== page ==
Friday, 15 August 2014

The Family Table: Part 11. STEPHANIE ALEXANDER

A couple of years ago when I first started writing this blog I thought about what it was that I wanted to share.

It started as a way of me sharing my food knowledge and my passion for preparing real food for our families.

More importantly though I like to think that I give people the confidence to appreciate that the magic that is the Family dining experience is NOT just about the food.

While the food is what draws us to the table it should be considered but ONE of many things that are shared and indeed NOT the most important one.

LOVE to me should always be the single most important ingredient that is shared at our family table. Without LOVE the food and the entire dining experience is just another meal. But with it our souls as well as our tummies are nourished.

It is with this in mind that on Fridays I will be sharing with you my new series- The Family Table- where super special guests share their family dining experiences with us. It is a way of appreciating that there are infinite ways of dining together.
My wish is that every single one of my readers makes The Family Table part of their own family life.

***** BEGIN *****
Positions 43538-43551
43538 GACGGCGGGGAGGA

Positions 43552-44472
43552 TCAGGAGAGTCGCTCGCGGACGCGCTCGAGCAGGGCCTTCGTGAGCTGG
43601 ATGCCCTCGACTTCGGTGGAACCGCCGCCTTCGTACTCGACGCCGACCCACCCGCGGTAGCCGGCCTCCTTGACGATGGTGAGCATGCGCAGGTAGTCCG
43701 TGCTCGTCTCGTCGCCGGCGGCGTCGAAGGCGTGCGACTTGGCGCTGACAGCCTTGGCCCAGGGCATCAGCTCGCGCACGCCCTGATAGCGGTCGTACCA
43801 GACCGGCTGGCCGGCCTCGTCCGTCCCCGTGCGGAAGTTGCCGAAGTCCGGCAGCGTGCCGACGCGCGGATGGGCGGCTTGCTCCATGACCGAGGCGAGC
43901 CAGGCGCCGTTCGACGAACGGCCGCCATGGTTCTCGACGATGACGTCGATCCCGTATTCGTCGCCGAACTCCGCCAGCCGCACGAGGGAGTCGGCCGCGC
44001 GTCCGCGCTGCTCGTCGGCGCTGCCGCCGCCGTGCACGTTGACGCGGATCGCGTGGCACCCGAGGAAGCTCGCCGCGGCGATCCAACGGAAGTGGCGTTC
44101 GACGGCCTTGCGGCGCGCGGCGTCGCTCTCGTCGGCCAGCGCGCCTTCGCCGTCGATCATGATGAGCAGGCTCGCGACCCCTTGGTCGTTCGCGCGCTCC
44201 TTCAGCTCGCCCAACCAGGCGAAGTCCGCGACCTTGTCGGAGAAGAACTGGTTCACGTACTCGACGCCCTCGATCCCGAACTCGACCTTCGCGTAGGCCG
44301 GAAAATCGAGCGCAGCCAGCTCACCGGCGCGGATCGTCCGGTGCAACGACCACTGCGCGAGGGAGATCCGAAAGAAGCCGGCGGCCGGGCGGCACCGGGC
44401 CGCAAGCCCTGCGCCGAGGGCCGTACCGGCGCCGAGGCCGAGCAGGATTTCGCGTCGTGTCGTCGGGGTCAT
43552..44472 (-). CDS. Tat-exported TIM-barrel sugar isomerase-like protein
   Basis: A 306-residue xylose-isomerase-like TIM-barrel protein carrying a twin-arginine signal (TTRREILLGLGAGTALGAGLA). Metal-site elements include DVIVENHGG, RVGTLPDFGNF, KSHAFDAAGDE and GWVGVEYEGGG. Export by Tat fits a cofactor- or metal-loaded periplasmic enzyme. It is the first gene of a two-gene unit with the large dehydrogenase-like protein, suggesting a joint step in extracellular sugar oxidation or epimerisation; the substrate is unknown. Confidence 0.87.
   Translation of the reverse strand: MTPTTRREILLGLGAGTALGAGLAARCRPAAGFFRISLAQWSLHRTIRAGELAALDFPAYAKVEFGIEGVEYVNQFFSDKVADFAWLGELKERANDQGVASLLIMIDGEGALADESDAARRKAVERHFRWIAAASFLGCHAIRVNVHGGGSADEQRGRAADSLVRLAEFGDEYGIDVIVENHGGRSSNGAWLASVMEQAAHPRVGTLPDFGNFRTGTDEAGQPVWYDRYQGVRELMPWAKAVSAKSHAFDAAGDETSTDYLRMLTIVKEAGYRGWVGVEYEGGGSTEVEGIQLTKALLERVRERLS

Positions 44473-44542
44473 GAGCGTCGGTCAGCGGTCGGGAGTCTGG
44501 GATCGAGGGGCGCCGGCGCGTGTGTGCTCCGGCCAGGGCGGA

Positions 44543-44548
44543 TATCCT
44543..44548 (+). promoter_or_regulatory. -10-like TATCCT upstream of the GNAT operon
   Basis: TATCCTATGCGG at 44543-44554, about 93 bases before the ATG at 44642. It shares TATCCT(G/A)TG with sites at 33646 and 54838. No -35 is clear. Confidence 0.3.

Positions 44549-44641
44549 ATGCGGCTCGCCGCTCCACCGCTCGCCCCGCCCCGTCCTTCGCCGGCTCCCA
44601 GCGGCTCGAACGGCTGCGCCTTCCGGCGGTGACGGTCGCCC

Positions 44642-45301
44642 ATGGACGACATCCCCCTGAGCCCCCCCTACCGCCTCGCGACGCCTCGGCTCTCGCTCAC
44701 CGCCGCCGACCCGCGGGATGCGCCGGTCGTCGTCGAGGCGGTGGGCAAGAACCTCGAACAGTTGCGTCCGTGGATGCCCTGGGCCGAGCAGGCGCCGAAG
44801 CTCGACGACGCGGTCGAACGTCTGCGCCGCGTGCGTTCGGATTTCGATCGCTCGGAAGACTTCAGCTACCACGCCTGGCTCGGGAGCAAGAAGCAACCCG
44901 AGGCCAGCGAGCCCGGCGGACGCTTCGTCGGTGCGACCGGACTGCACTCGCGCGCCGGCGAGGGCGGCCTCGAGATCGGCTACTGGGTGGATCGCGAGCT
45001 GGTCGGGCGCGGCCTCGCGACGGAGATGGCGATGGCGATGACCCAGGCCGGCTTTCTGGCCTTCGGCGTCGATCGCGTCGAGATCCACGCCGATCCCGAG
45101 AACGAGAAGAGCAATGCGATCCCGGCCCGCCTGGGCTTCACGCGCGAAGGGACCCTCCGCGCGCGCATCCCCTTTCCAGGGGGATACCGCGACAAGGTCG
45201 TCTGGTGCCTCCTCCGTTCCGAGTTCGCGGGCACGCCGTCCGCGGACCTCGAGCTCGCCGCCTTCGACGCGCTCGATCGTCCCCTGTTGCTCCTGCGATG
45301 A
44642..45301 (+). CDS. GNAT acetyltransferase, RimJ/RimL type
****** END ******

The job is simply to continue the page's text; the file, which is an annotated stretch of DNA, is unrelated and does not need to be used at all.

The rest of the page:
This week I am INCREDIBLY excited to share with you a cook I have long admired.
You probably have too!
She was a pioneer for real food before it became a 'thing' and finds herself in almost every Australian kitchen (including mine) with the book that I think is arguably THE most practically useful cookbook ever published - 'The Cooks Companion', which she recently transferred into a digital app form (you can read about the app here).

It's none other than STEPHANIE ALEXANDER!

Continuing her online presence, this week Stephanie launched her latest project, her new website,
It is exciting for me to see Stephanie making this transition from paper books to reach a whole new group of cooks via her online publications.
For me - the more people we can encourage to cook real food from scratch is a thing worth celebrating.
Her work with children in her Kitchen Garden Foundation is something that each and every Australian should be pleased to have in place. Thousands of children are gaining an understanding of where food comes from and learning the skills necessary to be able to transform garden produce into nutritious & delicious meals in Primary Schools around Australia. This kind of groundbreaking work gives access to skills that can possibly transform the health and wellbeing of our future generation. I am so thankful for her efforts in this area.